Clark was one of the backing vocalists on John Lennon's Plastic Ono Band Give Peace a Chance. Clark was performing in Montreal in June 1969, and was being heckled by the audience due to her bilingual performance. Clark went to see Lennon for advice on dealing with this, as his wife Yoko Ono and he were staying at the city's Queen Elizabeth Hotel during their Bed-ins for Peace protest. Clark subsequently ended up on the recording of Give Peace a Chance.[33]

1970–2000

During the early 1970s Clark had chart singles on both sides of the Atlantic with "Melody Man" (1970), "The Song of My Life" (1971), "I Don't Know How To Love Him" (1972), "The Wedding Song (There Is Love)" (1972), and "Loving Arms" (1974). In Canada, "Je Voudrais Qu'il Soit Malheureux" was a major hit.

Clark continued touring during the 1970s, performing in clubs in the US and Europe. During this period, Clark also appeared in print and radio ads for the Coca-Cola Corporation, television commercials for Plymouth automobiles, print and TV spots for Burlington Industries, television and print ads for Chrysler Sunbeam, and print ads for Sanderson Wallpaper in the UK.

In the mid-1970s Clark scaled back her career to devote more time to her family. On 31 December 1976, she performed her hit song "Downtown" on BBC1's A Jubilee of Music, celebrating British popular music for Queen Elizabeth II's impending Silver Jubilee. She also hosted the television series The Sound of Petula (1972–74), and through the 1970s, made numerous guest appearances on variety, comedy, and game-show television programmes.

In 1980 Clark made her last film appearance, in the British production Never Never Land. Her last television appearance was acting in the 1981 French miniseries Sans Famille (An Orphan's Tale).

A 1981 single, "Natural Love", reached number 66 on Billboard's Hot 100 chart and number 20 on the US country singles chart in early 1982.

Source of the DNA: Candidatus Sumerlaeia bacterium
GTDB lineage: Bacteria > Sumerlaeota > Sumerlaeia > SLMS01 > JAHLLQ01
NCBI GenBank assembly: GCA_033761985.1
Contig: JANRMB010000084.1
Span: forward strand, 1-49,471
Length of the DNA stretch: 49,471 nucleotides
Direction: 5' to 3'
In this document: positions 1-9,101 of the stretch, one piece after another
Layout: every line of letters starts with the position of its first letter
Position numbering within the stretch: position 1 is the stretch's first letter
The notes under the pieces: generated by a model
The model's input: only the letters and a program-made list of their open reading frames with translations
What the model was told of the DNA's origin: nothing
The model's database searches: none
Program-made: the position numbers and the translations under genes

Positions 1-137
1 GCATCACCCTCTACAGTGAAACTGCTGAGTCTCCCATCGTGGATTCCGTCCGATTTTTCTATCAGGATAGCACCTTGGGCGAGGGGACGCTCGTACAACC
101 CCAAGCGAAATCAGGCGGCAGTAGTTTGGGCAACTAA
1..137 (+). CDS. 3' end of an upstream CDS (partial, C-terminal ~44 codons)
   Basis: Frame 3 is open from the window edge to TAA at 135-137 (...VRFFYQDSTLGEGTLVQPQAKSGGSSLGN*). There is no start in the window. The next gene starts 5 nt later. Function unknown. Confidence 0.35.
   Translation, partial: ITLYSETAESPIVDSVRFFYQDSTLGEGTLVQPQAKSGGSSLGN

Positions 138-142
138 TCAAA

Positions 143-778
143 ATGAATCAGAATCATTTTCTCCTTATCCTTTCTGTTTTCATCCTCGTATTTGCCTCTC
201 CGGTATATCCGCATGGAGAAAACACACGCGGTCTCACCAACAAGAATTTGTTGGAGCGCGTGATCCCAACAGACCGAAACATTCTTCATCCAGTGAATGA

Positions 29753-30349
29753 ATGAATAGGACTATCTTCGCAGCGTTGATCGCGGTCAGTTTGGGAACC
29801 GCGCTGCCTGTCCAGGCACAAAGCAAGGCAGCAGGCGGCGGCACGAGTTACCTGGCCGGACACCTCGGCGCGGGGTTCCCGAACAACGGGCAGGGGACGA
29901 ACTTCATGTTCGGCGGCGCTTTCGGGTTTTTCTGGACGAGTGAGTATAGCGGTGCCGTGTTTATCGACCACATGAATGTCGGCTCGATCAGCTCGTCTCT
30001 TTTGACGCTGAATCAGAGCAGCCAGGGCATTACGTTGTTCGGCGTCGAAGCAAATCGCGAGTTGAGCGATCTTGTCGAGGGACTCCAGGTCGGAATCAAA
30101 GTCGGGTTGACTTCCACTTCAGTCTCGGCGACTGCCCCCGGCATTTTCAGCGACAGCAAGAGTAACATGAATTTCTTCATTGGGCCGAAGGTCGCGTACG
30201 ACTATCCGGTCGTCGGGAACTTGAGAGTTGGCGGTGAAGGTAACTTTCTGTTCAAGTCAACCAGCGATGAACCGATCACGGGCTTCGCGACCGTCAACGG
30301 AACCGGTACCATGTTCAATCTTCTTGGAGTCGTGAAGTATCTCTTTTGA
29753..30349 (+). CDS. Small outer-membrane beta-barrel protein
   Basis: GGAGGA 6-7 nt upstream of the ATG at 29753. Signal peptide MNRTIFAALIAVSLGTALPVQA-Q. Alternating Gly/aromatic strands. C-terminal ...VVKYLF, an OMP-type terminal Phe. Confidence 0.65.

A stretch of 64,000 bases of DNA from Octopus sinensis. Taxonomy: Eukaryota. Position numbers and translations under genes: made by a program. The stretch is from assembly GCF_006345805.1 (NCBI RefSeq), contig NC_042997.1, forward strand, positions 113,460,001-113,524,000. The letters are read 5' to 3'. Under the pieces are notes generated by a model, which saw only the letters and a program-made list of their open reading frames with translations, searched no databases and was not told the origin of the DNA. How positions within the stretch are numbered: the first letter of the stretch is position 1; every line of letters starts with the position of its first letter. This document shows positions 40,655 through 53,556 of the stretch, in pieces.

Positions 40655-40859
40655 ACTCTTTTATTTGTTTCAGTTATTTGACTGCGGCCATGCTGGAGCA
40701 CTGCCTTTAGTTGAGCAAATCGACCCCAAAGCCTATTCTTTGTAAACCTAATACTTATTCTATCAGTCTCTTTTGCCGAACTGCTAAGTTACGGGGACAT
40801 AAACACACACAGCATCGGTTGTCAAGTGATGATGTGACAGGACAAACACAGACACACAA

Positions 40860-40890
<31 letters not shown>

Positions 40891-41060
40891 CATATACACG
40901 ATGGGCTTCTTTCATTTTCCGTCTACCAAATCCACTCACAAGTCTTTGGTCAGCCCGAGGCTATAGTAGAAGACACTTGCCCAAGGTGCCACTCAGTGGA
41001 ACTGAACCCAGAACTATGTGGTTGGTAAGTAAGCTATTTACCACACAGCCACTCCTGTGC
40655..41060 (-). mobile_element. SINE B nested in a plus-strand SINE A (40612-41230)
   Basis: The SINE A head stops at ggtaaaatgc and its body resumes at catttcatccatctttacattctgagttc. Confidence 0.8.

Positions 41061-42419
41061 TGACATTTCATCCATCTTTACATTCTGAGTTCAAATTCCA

As Clark moved away from film and television, she returned to the stage. In 1954, she had starred in a stage production of The Constant Nymph, but at the urging of her children, did not return to legitimate theatre until 1981, starring as Maria von Trapp in The Sound of Music in the West End of London. Opening to positive reviews and what was then the largest advance sale in British theatre history, Clark—proclaimed by Maria Von Trapp herself as "the best Maria ever"—extended her initial six-month run to 13 to accommodate the huge demand for tickets[34] and receiving a Laurence Olivier Award nomination for Best Actress in a Musical. In 1983, she took on the title role in George Bernard Shaw's Candida. Her later stage work includes Someone Like You in 1989 and 1990, for which she composed the score, Blood Brothers, in which she made her Broadway debut in 1993 at the Music Box Theatre, followed by the American tour; and Andrew Lloyd Webber's Sunset Boulevard, appearing in both the West End and American touring productions from 1995 to 2000. In 2004, she repeated her performance of Norma Desmond in a production at the Opera House in Cork, Ireland, which was later broadcast by the BBC. With more than 2,500 performances, she has played the role more often than any other actress.

A new disco remix of "Downtown", called "Downtown '88", was released in 1988 registering Clark's first UK singles chart success since 1972, making the Top 10 in the UK in December 1988.[35] A live vocal performance of this version was performed on the BBC show Top of the Pops. Clark recorded new material regularly throughout the 1970s, 1980s, and 1990s, and in 1992 released "Oxygen", a single produced by Andy Richards and written by Nik Kershaw.

In 1998 Clark was made a Commander of the Order of the British Empire (CBE) by Queen Elizabeth II.[36] In 2012 Clark was installed as a Commander of the Ordre des Arts et des Lettres of France by the French Minister of Culture. (www.petulaclark.net)

2000–present